Nokia Lumia 1020 Smartphone Review

Design and Build Quality

We've reviewed a multitude of Nokia Lumia devices over the years, and you don't have to have a Ph.D in design to realize that there's serious uniformity across the range. While the Lumia 1020 is bigger, bolder and more powerful than the Lumias that have come before it, it's still very much a Lumia. The smooth, curved back is still here, as are the flat, perforated ends. The PureMotion HD+ OLED display is here as well. In a lot of ways, the Lumia 1020 is an evolution of the Lumia 920. The processor speed is the same, the screen size is the same, and the battery size is the same.

But here's the difference: the rear. The Lumia 1020's standout feature is obviously the rear-facing 41MP camera, boasting optical image stabilization, a f/2.2 6-element lens, and a LED + Xenon flash combination. Those who have largely ignored smaller, featurephone platforms may not be aware of a Nokia handset branded the PureView 808, but that's actually an important phone to take inventory of when evaluating the Lumia 1020.

While the PureView 808, a Symbian-based featurephone, looked nothing like a Lumia, it did ship with a 41MP camera. That's right; in some ways, this is actually Nokia's second attempt to woo photographers with a phone. The difference, of course, is that the Lumia 1020 is a bona fide smartphone, with a legitimate smartphone operating system to better take advantage of all of those megapixels. The PureView 808 is over a year old at this stage, but it's clear that Nokia has learned a lot from that design.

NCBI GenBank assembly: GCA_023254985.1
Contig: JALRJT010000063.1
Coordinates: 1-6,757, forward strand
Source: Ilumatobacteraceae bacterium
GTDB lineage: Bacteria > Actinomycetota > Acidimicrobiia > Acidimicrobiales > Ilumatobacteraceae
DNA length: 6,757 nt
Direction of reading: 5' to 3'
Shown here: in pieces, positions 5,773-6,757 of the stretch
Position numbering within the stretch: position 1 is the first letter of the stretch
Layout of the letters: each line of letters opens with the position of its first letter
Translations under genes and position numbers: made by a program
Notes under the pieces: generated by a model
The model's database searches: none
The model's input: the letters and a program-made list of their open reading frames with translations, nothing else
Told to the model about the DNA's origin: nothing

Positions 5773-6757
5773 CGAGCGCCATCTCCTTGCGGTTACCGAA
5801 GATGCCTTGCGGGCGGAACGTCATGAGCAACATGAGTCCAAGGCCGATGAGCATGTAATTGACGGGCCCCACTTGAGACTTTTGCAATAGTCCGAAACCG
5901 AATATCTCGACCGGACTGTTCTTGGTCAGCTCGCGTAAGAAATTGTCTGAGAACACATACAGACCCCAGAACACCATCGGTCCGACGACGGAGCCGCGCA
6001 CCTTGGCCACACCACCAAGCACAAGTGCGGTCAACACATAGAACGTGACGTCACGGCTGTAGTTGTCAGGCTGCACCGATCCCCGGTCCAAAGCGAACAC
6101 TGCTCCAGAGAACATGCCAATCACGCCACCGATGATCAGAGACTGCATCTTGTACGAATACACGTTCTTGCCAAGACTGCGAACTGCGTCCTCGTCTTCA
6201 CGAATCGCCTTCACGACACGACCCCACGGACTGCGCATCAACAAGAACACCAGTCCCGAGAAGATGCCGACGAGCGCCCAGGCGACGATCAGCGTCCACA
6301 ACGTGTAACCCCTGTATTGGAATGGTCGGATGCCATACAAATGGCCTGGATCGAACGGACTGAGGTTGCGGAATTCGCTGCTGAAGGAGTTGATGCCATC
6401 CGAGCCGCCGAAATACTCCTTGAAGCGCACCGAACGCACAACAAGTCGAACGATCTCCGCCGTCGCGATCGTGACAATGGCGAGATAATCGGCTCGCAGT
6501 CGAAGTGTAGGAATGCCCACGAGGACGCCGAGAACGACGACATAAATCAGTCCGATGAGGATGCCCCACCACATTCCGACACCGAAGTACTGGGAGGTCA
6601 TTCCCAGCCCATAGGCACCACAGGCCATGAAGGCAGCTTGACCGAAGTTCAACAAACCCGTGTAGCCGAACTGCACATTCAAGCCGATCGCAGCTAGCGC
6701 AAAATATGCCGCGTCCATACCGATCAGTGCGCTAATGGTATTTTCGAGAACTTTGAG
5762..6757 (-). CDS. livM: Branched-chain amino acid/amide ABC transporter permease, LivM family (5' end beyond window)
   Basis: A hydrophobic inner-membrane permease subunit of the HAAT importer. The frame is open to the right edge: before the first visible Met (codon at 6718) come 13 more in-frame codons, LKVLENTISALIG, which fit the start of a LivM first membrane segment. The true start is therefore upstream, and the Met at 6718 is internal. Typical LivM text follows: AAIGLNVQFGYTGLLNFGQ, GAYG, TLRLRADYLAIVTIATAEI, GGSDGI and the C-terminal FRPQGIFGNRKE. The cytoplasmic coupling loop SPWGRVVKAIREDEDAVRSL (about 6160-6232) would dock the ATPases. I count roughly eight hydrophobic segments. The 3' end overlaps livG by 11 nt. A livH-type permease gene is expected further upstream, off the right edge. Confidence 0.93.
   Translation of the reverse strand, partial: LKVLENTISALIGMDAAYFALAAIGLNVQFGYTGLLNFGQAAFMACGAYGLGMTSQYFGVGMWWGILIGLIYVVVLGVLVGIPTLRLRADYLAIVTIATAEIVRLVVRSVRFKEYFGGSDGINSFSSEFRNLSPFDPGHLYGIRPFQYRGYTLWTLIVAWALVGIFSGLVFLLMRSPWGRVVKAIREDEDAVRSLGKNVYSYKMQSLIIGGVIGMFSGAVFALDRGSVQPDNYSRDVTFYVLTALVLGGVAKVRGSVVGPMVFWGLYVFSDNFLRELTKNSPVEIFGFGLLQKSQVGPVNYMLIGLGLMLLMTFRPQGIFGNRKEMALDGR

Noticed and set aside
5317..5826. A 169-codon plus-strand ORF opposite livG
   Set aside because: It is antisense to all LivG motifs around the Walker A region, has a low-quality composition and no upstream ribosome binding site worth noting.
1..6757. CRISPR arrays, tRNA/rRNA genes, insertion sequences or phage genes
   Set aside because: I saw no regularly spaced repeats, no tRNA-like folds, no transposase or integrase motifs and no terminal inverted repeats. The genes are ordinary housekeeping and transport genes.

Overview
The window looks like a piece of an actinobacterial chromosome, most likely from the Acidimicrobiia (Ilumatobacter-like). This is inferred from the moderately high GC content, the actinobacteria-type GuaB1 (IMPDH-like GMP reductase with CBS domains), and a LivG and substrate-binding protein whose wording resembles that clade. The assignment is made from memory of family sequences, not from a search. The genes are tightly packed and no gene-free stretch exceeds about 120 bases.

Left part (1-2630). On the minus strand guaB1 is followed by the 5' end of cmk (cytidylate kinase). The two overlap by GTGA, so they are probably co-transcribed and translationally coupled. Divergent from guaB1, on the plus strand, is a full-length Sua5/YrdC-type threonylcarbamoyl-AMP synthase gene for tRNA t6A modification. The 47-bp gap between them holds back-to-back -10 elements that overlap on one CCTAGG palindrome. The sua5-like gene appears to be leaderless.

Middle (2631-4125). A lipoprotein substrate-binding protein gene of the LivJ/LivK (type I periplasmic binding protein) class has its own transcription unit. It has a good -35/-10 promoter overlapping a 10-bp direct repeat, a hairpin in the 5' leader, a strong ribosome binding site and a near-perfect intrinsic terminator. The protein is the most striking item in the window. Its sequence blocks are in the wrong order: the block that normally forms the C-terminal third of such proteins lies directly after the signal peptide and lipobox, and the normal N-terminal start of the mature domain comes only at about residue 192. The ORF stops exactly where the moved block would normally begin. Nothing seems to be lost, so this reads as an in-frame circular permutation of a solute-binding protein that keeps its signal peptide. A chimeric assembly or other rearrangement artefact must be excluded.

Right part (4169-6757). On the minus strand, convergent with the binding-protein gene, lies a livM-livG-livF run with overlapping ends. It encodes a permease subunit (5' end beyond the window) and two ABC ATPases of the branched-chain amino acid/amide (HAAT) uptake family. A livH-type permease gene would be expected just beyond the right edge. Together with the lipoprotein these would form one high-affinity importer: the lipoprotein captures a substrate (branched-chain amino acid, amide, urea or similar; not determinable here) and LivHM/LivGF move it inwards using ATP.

The camera on the rear of the Lumia 1020 barely produces a bulge. While it's noticeable, it's hardly a deal-breaker. If you want to see a smartphone design that's notably changed by a camera, just take one peek at the Galaxy S4 Zoom. This phone is nothing of that caliber.  We'll touch on the specifics of the imaging inclusions in a future page, but for now, it's worth noting that this phone will ship exclusively on AT&T in the United States, with three color options to choose from: white, yellow, and black. All of these boast a matte finish, as well as an anti-fingerprint coating that works well in practice.

For those familiar with the Lumia line, everything else is right where you'd think it would be. There's a micro-USB port on the bottom; a volume rocker, camera shutter button and power button along the right edge; a headphone jack (3.5mm) and microSIM tray along the top; and nothing at all along the left edge. It's slightly lighter than the Lumia 920, marginally thinner than the 920, and slightly wider than the 920. It's really close to being the same in terms of raw dimensions, but it feels different in the hand. It's the first Lumia to truly feel big, and it'll take some getting used to. As we've seen with phablets such as the Note, however, that's nothing that users can't overcome.

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